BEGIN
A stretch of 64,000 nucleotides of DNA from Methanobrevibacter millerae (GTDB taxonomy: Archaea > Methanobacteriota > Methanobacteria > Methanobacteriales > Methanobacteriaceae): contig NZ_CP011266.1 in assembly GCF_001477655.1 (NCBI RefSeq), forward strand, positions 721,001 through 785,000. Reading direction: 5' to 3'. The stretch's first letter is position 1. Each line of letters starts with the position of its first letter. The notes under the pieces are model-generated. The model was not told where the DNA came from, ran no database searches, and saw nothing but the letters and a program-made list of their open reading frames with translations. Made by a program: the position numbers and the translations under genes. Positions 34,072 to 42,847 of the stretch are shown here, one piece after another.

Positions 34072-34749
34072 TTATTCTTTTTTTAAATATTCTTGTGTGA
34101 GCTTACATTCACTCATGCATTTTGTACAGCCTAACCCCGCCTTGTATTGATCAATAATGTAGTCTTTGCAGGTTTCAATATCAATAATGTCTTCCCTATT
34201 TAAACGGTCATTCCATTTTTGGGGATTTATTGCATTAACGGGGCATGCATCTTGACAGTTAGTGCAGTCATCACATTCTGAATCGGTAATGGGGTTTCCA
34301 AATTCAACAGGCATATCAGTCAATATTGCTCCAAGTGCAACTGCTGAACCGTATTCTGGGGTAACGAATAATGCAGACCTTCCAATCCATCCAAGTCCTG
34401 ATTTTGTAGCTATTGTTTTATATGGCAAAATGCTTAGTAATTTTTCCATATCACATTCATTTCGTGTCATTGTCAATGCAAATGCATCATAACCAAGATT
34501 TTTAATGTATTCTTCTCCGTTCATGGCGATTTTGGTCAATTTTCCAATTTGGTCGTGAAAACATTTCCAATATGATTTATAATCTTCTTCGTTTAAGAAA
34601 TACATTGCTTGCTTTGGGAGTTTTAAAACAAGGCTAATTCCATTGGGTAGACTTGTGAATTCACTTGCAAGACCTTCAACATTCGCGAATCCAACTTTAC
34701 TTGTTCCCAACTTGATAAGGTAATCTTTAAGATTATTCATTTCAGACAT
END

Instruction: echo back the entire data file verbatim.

A stretch of 64,000 nucleotides of DNA from Methanobrevibacter millerae (GTDB taxonomy: Archaea > Methanobacteriota > Methanobacteria > Methanobacteriales > Methanobacteriaceae): contig NZ_CP011266.1 in assembly GCF_001477655.1 (NCBI RefSeq), forward strand, positions 721,001 through 785,000. Reading direction: 5' to 3'. The stretch's first letter is position 1. Each line of letters starts with the position of its first letter. The notes under the pieces are model-generated. The model was not told where the DNA came from, ran no database searches, and saw nothing but the letters and a program-made list of their open reading frames with translations. Made by a program: the position numbers and the translations under genes. Positions 34,072 to 42,847 of the stretch are shown here, one piece after another.

Positions 34072-34749
34072 TTATTCTTTTTTTAAATATTCTTGTGTGA
34101 GCTTACATTCACTCATGCATTTTGTACAGCCTAACCCCGCCTTGTATTGATCAATAATGTAGTCTTTGCAGGTTTCAATATCAATAATGTCTTCCCTATT
34201 TAAACGGTCATTCCATTTTTGGGGATTTATTGCATTAACGGGGCATGCATCTTGACAGTTAGTGCAGTCATCACATTCTGAATCGGTAATGGGGTTTCCA
34301 AATTCAACAGGCATATCAGTCAATATTGCTCCAAGTGCAACTGCTGAACCGTATTCTGGGGTAACGAATAATGCAGACCTTCCAATCCATCCAAGTCCTG
34401 ATTTTGTAGCTATTGTTTTATATGGCAAAATGCTTAGTAATTTTTCCATATCACATTCATTTCGTGTCATTGTCAATGCAAATGCATCATAACCAAGATT
34501 TTTAATGTATTCTTCTCCGTTCATGGCGATTTTGGTCAATTTTCCAATTTGGTCGTGAAAACATTTCCAATATGATTTATAATCTTCTTCGTTTAAGAAA
34601 TACATTGCTTGCTTTGGGAGTTTTAAAACAAGGCTAATTCCATTGGGTAGACTTGTGAATTCACTTGCAAGACCTTCAACATTCGCGAATCCAACTTTAC
34701 TTGTTCCCAACTTGATAAGGTAATCTTTAAGATTATTCATTTCAGACAT